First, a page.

“I’m pleased that recent developments with Pakistan have led to the re-opening of critical NATO supply lines. Despite many of our frustrations and setbacks, serious policymakers on both sides understand that we have more to gain by finding common ground and working together on areas of mutual concern— and those are clearly from fighting terrorism to facilitating economic development.
“I think we also need to point out that Pakistan has suffered grievously at the hands of al Qaeda, the Taliban and affiliated terrorist groups. Some 38,000 Pakistani citizens and more than 6,000 Pakistani army and security forces have died from terrorist incidents since 2001. Pakistan is also facing a massive economic and energy crisis, and political infighting and election-year politics complicate efforts to address deteriorating situations and none us are unfamiliar with those kinds of dynamics even here at home.
“For years now, this Administration and Congress have tried to work with Pakistan to build a stable economy. That is why our Committee led the effort to pass the Kerry-Lugar-Berman bill, and it’s why Senator Lugar and I have fought for continued investments in the long-term relationship that is based on mutual goals.
“Often, the reward for diplomats who succeed in difficult postings with long odds is tougher assignments with longer odds. Our nominees today are no exception to that rule.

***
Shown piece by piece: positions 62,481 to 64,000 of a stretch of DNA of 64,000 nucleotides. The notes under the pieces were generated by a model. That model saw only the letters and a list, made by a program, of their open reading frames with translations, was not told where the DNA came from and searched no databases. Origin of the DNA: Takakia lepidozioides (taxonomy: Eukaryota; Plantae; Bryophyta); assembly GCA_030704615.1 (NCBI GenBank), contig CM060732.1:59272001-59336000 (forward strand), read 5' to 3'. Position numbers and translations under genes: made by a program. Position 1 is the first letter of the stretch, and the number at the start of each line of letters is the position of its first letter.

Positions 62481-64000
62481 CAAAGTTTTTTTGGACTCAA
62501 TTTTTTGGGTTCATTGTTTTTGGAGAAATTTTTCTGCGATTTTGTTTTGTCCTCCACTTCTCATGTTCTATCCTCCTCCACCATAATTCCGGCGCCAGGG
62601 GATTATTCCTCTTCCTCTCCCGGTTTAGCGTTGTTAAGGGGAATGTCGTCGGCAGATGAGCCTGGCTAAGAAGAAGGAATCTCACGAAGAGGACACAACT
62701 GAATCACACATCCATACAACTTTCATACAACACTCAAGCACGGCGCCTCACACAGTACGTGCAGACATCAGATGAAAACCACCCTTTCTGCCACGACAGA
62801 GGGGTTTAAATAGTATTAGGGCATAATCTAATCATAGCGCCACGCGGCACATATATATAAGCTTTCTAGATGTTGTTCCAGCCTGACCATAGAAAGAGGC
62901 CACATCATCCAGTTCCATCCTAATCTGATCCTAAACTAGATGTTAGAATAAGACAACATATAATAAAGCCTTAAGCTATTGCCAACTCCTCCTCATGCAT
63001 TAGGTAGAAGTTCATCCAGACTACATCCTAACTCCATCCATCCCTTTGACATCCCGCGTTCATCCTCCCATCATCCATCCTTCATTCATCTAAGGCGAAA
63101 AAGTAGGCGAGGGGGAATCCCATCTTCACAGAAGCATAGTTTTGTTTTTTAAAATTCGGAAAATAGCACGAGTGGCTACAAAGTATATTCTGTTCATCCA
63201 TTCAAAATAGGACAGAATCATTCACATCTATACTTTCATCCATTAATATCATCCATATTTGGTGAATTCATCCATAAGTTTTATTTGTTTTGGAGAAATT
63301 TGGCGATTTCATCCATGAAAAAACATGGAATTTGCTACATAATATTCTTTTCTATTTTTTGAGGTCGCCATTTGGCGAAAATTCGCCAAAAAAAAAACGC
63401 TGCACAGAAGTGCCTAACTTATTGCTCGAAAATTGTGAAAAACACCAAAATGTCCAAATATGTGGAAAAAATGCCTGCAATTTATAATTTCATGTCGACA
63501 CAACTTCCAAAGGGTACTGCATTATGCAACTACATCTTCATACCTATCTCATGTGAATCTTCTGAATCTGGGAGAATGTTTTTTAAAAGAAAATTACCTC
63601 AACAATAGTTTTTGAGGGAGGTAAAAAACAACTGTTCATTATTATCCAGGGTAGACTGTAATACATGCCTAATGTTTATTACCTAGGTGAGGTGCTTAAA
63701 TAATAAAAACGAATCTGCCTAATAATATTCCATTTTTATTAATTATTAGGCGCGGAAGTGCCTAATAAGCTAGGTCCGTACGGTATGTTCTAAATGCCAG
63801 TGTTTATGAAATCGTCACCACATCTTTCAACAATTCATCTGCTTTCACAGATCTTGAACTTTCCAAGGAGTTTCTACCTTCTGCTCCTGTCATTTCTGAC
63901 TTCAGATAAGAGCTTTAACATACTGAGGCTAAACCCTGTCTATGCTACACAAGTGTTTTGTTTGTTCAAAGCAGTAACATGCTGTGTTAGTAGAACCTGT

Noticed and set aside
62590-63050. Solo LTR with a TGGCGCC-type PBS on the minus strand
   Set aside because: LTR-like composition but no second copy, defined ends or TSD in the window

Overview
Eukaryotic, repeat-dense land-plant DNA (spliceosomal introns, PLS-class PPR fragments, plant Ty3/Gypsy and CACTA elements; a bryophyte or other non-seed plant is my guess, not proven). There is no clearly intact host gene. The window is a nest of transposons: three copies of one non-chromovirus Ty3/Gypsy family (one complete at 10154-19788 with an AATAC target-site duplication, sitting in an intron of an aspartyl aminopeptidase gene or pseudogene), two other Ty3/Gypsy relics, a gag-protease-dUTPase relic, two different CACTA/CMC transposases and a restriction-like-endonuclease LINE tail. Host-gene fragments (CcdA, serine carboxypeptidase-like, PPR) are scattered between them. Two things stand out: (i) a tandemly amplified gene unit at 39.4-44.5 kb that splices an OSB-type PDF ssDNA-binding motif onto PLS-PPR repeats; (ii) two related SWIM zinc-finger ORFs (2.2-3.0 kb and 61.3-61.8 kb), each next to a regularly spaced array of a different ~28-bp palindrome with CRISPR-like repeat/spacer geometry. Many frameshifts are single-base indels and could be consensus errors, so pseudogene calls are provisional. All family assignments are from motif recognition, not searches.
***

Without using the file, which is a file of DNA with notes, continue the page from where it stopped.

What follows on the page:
“James Cunningham has already served a tour in Afghanistan, most recently as deputy ambassador in Kabul. He is uniquely placed, I think, to lay the foundation for a coordinated political, security, and economic transition. I want to note that the Ambassador’s wife, Leslie, and I think his daughters, Emma and Abigail, and we welcome both of them – all of you, all three of you – thank you. It’s particularly good to see him again here. I’ve been with him in Kabul, and before that when he was serving as our Ambassador to Israel. I’m delighted to welcome him back here.
“Richard Olson served most recently as the coordinating director for development and economic affairs in Kabul. I am confident that his experience in Afghanistan and previous leadership in the Middle East will serve him well as he works to strengthen our relationship with Pakistan. We’re very pleased to welcome him here today, and also, I think, Ambassador Olson, your daughter is here, am I correct? Isabella? She’s interning in Senator Tom Udall’s office. Delighted to have you here – got an inside track on the seating and other things, too.
“We really thank you for your service and particularly thank your families for their service, because everybody is part of this and no one recognizes that more than this Committee.”